Viacom today said it demanded that YouTube pull more than 100,000 clips of its programming off the popular video sharing site. Viacom said that after months of discussions, YouTube is unwilling to “come to a fair market agreement” for the content.
YouTube acknowledged it had received the take-down request from Viacom and said it would comply with the request.
The clips, which come from all of Viacom's family of cable channels, represent some 1.2 billion video streams on YouTube, Viacom said. The company is alleging that YouTube, and its parent company Google, have failed to follow through on promises to provide filtering tools that would notify Viacom of its clips running.
“YouTube and Google retain all of the revenue from this practice without extending fair compensation to the people who have expended all of the effort and cost to create it,” Viacom said in its statement.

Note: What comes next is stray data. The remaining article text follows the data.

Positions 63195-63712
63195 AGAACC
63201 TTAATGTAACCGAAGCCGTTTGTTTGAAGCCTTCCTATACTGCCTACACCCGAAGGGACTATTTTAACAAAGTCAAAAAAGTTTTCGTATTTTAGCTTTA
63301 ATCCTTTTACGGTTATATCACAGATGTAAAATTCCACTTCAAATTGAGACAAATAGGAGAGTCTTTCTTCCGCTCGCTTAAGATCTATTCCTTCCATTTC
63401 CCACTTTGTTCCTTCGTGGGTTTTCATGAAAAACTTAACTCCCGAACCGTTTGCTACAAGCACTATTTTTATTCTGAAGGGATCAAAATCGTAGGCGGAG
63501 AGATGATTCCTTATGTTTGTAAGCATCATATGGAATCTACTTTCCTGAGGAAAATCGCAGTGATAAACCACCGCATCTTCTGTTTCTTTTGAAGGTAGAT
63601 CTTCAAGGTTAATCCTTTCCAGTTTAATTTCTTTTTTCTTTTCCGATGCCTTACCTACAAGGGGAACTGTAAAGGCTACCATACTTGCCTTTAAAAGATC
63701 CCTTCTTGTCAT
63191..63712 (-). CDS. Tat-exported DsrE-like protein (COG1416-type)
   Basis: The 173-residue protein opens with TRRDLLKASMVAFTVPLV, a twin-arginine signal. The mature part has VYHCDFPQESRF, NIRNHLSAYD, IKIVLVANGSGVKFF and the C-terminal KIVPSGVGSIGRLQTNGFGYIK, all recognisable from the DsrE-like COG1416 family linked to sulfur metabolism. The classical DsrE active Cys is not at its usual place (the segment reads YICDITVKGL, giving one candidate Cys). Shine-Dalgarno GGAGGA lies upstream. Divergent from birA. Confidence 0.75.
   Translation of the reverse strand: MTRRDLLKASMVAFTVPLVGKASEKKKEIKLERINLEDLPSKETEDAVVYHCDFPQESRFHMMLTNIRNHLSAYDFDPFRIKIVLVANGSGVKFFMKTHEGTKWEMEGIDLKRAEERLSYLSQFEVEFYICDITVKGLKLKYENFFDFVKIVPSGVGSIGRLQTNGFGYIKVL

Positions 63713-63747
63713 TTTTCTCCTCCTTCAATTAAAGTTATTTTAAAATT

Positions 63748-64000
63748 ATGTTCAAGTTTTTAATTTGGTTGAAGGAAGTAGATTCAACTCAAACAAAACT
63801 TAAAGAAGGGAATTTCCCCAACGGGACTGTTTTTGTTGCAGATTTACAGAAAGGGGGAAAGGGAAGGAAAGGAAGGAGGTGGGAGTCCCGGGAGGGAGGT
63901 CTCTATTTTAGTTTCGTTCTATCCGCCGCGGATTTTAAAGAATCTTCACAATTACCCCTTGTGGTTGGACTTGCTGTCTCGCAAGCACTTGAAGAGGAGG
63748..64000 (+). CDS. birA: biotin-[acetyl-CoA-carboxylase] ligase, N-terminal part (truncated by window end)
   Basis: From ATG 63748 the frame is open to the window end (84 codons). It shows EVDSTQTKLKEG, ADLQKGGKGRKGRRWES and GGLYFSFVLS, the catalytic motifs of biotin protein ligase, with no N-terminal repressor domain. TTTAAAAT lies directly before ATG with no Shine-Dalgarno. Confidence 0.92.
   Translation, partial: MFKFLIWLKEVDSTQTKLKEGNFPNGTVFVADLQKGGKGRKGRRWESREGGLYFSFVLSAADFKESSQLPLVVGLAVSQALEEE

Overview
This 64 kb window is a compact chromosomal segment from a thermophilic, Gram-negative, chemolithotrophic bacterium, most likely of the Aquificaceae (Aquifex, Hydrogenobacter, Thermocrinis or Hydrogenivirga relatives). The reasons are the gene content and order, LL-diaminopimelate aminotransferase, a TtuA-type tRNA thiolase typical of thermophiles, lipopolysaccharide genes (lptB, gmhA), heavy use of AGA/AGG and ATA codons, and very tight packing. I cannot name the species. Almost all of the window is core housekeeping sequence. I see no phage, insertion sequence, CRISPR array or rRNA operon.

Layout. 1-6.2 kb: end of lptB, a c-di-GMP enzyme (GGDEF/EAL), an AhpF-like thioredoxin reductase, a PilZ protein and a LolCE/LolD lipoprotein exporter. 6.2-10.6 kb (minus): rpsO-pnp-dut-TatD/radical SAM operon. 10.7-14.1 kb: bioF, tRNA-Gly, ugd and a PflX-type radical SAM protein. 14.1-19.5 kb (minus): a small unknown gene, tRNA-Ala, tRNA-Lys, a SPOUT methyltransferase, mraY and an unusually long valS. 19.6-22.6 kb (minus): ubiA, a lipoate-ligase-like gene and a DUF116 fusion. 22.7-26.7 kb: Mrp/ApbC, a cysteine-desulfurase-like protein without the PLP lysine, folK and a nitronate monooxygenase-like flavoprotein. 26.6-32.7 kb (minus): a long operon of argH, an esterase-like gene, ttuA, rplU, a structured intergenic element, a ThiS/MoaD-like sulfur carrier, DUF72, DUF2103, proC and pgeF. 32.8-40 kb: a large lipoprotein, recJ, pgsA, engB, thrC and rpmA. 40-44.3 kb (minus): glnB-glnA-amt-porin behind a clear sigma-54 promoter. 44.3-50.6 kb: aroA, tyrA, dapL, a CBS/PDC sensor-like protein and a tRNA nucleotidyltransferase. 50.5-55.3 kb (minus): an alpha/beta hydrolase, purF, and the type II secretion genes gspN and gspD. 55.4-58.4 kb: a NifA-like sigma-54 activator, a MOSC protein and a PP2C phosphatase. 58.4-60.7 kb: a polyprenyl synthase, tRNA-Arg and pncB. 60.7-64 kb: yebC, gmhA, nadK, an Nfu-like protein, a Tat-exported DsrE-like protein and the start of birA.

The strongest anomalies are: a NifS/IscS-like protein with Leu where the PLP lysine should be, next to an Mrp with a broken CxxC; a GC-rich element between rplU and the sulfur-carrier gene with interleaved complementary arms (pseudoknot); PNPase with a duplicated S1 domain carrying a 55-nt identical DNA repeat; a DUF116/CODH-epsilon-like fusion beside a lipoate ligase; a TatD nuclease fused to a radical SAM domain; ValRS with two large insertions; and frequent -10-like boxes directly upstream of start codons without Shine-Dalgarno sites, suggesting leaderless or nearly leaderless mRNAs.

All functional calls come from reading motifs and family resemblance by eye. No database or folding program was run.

Viacom’s dissatisfaction grew after YouTube was bought by Google for $1.65 billion in October, 2006. Google has started to use its vast advertising portfolio of tools to sell promotional spots on YouTube, according to executives familiar with the situation. That poses particular problems for Viacom, which runs several kid-targeted channels and is uncomfortable with unauthorized - and potentially inappropriate - ads running against their content, says a company spokesperson.
"Our hope is that YouTube and Google will support a fair and authorized distribution model that allows consumers to continue to enjoy our very popular content now and in the future," Viacom said.
Viacom last year asked YouTube to remove clips from its Comedy Central network and others, but this is a far more sweeping demand, encompassing all of its channels, including Nickelodeon, MTV and VH1.
YouTube said it prohibits users from uploading copyright infringing material and cooperates with rights holders to identify and remove such content if it ends up on the site.
"It's unfortunate that Viacom will no longer be able to benefit from YouTube's passionate audience which has helped to promote many of Viacom's shows," said YouTube in a statement.
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